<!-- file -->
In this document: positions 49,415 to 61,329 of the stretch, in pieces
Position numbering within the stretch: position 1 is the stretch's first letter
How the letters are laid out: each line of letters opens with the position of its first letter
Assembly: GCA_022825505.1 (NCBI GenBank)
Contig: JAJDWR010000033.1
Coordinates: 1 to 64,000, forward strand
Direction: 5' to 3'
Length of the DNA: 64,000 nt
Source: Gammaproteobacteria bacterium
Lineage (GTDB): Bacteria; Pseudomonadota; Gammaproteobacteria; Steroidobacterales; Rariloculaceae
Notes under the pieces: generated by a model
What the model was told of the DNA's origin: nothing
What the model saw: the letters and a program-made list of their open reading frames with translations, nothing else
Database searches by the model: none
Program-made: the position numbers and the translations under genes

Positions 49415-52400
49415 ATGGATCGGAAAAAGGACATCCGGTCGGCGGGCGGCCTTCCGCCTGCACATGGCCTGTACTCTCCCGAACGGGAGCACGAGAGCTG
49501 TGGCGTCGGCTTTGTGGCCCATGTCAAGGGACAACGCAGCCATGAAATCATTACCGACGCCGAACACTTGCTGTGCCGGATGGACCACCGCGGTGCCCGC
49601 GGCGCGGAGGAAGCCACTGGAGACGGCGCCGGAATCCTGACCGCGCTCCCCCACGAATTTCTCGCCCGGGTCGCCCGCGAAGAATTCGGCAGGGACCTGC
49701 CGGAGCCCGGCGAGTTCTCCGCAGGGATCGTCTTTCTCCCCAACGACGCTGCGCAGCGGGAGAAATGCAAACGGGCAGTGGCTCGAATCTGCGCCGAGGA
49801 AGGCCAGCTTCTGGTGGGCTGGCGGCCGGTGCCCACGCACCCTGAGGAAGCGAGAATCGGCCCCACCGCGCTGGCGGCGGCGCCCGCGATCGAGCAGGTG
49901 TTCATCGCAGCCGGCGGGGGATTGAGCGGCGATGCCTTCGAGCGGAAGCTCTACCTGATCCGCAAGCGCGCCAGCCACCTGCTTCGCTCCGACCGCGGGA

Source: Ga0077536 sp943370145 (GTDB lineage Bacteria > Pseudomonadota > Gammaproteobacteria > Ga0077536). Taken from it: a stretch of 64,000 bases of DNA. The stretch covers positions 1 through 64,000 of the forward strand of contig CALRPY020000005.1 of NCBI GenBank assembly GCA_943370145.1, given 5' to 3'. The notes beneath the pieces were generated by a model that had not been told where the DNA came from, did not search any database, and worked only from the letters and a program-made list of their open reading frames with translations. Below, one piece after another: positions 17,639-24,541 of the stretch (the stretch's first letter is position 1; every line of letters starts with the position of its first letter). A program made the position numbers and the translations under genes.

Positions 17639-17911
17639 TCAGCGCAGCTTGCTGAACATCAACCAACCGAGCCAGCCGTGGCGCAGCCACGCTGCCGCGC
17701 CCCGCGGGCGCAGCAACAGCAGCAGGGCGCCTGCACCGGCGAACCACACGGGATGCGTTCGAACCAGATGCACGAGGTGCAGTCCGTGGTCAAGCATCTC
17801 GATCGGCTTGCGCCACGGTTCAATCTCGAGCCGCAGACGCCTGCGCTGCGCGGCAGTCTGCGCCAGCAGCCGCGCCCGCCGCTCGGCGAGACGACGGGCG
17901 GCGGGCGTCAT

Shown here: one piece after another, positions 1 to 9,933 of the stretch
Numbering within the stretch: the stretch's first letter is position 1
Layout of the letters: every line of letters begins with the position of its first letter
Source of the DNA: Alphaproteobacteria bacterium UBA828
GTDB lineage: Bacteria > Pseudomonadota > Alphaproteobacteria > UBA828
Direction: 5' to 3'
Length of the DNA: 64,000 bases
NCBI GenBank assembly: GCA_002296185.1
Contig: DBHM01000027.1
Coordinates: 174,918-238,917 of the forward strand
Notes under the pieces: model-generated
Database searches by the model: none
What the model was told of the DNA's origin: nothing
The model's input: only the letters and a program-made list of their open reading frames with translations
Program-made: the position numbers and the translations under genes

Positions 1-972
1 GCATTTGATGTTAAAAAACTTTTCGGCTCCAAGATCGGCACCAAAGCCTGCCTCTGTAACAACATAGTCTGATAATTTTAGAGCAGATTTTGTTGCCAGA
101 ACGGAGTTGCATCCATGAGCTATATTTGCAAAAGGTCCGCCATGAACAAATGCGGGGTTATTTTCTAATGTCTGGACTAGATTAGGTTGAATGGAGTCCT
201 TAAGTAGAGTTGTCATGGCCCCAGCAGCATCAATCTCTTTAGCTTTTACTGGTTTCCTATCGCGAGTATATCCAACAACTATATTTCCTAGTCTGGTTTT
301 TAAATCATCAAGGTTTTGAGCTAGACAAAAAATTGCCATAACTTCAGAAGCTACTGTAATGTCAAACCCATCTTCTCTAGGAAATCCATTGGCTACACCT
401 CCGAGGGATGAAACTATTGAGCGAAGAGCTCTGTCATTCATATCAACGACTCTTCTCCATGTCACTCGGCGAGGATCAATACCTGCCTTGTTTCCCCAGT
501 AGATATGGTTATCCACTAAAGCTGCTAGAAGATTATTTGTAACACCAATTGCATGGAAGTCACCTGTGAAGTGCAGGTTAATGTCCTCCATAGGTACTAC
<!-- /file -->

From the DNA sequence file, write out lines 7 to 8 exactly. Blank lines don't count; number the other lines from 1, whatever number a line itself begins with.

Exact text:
Direction: 5' to 3'
Length of the DNA: 64,000 nt